“No one can make you feel inferior without your consent.” ~Eleanor Roosevelt

Unless you have the disposition of one of Santa’s elves, you probably are like the rest of us and secretly dread some of the social obligations and anticipated interactions of the holiday season. Perhaps the thought of family drama over Thanksgiving makes you wish that instead of going to grandma’s house, you were ordering in Thai food and watching a marathon of made-for-TV movies in your jammies. Maybe the thought of Hanukkah at Aunt Judy’s is enough to trigger a full-blown panic attack and fantasies of purchasing a one-way ticket to Tahiti. Or, possibly the thought of having to make brutal small talk at your office holiday party is making pre-party shots of tequila suddenly sound brilliant.

Like many, you might be bracing yourself for dreaded questions from people you haven’t seen since last year’s cookie exchange, such as, “So, what happened with your job? Were you let go??,” “You must be so sad about your ex. Haven’t found anybody else yet, huh?”, “Wow. Do you like your hair that short?” or, “Oh…You’re going to have more pie?”

Along with jingle bells and menorahs, the holidays bring tremendous pressure to be “on” with little room for reprieve. This is a recipe for yuletide social anxiety.  

Social anxiety occurs when we project our own self-loathing onto others and imagine that is the way they feel about us. Usually, this is an unconscious process that leaves us feeling uncomfortable, inadequate, and annoyed. We may believe the source of our poor feelings is the judgement is others. Truthfully, nobody can make us feel badly about ourselves without our permission.

After nearly 20 years of counseling people through the holidays safely into the New Year, I recommend the following:

  1. Calibrate your expectations to zero. Appreciate the power of self-fulfilling prophecy and don’t entertain thoughts of a cringeworthy Kwanza or you will be increasing the likelihood that things will play out exactly that way. Don’t imagine a Norman Rockwell Christmas or you will be setting yourself up for disappointment. Expect neither bad nor good, and accept things as they come.
  2. Understand that no matter how things unfold, you are fine. Whether New Year’s Eve is a blast or a bust, things are exactly as they should be an you are perfectly fine and lovable just the same. You holiday antics are HOW things are, not WHO you are.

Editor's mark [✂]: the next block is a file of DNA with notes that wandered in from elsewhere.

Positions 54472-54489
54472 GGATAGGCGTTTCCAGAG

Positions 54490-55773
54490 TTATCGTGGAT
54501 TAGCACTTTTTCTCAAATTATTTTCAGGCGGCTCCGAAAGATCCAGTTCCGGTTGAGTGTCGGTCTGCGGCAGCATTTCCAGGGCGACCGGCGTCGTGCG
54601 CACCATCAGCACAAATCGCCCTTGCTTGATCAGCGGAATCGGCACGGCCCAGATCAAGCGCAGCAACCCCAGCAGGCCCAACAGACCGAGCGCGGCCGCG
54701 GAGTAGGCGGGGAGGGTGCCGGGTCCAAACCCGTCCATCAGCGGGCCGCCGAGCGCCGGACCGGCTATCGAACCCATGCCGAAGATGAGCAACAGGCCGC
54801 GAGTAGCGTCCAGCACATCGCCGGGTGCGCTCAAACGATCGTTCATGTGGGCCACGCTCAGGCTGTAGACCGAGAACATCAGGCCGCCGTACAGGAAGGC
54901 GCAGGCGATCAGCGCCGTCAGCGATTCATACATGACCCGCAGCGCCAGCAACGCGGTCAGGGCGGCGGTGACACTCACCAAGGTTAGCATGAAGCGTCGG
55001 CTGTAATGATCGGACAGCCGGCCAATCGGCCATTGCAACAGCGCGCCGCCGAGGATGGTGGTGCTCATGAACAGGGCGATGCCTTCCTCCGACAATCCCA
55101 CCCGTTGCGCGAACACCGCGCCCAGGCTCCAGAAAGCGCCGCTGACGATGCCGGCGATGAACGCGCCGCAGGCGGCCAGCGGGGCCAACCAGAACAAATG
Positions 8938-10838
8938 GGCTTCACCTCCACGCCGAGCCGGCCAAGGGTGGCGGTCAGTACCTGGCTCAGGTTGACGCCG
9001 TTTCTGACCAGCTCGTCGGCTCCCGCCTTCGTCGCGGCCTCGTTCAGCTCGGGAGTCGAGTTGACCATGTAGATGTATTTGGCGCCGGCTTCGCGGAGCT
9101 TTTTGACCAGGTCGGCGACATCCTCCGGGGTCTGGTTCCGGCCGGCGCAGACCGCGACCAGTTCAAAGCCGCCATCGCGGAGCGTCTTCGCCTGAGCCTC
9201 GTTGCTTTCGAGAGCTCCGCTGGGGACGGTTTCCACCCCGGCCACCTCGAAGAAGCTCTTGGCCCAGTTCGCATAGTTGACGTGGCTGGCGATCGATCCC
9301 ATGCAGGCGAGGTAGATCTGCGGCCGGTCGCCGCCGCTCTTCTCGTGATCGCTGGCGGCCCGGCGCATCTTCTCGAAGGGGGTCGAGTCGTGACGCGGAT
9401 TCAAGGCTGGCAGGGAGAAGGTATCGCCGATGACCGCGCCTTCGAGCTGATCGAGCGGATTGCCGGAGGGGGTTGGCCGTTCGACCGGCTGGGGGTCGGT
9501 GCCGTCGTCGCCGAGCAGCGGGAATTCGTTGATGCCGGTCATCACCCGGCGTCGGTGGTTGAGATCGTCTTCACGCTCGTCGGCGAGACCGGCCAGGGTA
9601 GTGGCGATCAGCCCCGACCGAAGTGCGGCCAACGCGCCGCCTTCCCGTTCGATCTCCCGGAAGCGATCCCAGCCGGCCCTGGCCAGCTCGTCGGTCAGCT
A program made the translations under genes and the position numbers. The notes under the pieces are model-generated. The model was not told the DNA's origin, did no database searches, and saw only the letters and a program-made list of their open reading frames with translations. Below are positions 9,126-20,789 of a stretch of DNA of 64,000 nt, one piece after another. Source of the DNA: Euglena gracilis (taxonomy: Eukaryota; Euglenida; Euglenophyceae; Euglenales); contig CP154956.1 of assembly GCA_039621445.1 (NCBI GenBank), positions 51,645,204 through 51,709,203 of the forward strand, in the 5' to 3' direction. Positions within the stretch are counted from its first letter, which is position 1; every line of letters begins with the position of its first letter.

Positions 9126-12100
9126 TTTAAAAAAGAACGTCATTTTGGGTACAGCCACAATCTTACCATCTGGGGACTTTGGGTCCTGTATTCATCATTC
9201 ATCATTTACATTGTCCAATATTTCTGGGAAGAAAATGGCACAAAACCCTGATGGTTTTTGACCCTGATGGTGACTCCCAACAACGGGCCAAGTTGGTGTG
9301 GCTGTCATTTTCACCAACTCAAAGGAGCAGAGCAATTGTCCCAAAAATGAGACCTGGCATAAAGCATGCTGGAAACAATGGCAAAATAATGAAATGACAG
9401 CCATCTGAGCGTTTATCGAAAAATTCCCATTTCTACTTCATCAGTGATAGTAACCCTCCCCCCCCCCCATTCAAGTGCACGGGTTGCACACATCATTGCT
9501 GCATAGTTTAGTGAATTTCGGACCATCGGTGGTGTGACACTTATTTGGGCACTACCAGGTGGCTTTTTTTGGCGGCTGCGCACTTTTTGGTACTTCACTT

3. Remember, human beings are all pretty self-absorbed. When ruminating about the dumb things you said after your second mug of eggnog, remind yourself that nobody is paying as much attention to you as YOU. Practice self-compassion and replace the self-flagellation with  a soothing mantra, such as, “Nobody is perfect” or “I am doing the best that I can.”
  4. Silence your inner critic. We all have a voice in our head that can be meaner to us than our worst relationship. Tell that voice to put a sock in it and practice some affirmations.
  5. Detach from the toxicity of others. Recognize if somebody says something rude or insulting to you, their statement reveals more about them than you. Imagine you are separated from them by an invisible shield and all their negativity just bounces of it.
  6. Control what you can and let go of the rest. You can’t control how much Uncle Bob drinks or your dad’s temper, but you can control your choices, behaviors and actions. Set healthy boundaries for yourself (it’s okay to graciously decline some invitations, to limit duration of a visit, etc.) Take time to look your best so you feel confident. Exercise to increase endorphins (nature’s antidepressant.) Practice mindfulness techniques like deep breathing and meditation to ground yourself in the present moment. Watch your substance use as alcohol can fuel depression and anxiety.
  7. Don’t give other people the power to determine how you feel about yourself. Unplug from other people’s stuff and choose to like yourself. Or, even better, choose to LOVE yourself.

Tell social anxiety to take a sleigh ride and focus on your inner light this holiday season.

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    Last reviewed: 11 Dec 2013

APA Reference
Marter, J. (2013). Holiday Social Anxiety: 7 Survival Tips. Psych Central. Retrieved on March 28, 2015, from



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